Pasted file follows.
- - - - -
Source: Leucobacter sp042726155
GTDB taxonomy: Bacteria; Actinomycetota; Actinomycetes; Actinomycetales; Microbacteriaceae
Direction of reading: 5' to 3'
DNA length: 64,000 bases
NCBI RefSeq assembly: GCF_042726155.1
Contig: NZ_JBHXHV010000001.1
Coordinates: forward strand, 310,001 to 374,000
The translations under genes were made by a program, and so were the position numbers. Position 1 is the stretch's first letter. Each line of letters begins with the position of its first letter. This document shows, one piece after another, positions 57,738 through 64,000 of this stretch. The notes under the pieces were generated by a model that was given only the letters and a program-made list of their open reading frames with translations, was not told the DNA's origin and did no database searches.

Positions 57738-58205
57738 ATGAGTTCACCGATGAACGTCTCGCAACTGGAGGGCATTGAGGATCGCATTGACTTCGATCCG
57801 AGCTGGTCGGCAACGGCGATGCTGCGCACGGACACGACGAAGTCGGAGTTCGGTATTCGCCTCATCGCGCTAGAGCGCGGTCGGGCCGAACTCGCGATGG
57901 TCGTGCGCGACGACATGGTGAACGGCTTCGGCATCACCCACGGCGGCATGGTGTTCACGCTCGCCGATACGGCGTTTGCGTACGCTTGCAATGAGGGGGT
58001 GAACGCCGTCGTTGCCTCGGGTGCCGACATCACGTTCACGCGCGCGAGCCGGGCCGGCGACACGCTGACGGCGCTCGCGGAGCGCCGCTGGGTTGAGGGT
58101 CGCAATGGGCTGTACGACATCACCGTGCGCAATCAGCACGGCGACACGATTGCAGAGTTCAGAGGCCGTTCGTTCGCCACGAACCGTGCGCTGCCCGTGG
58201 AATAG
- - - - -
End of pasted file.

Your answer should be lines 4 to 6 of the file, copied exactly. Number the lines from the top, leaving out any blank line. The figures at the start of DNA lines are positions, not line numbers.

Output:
DNA length: 64,000 bases
NCBI RefSeq assembly: GCF_042726155.1
Contig: NZ_JBHXHV010000001.1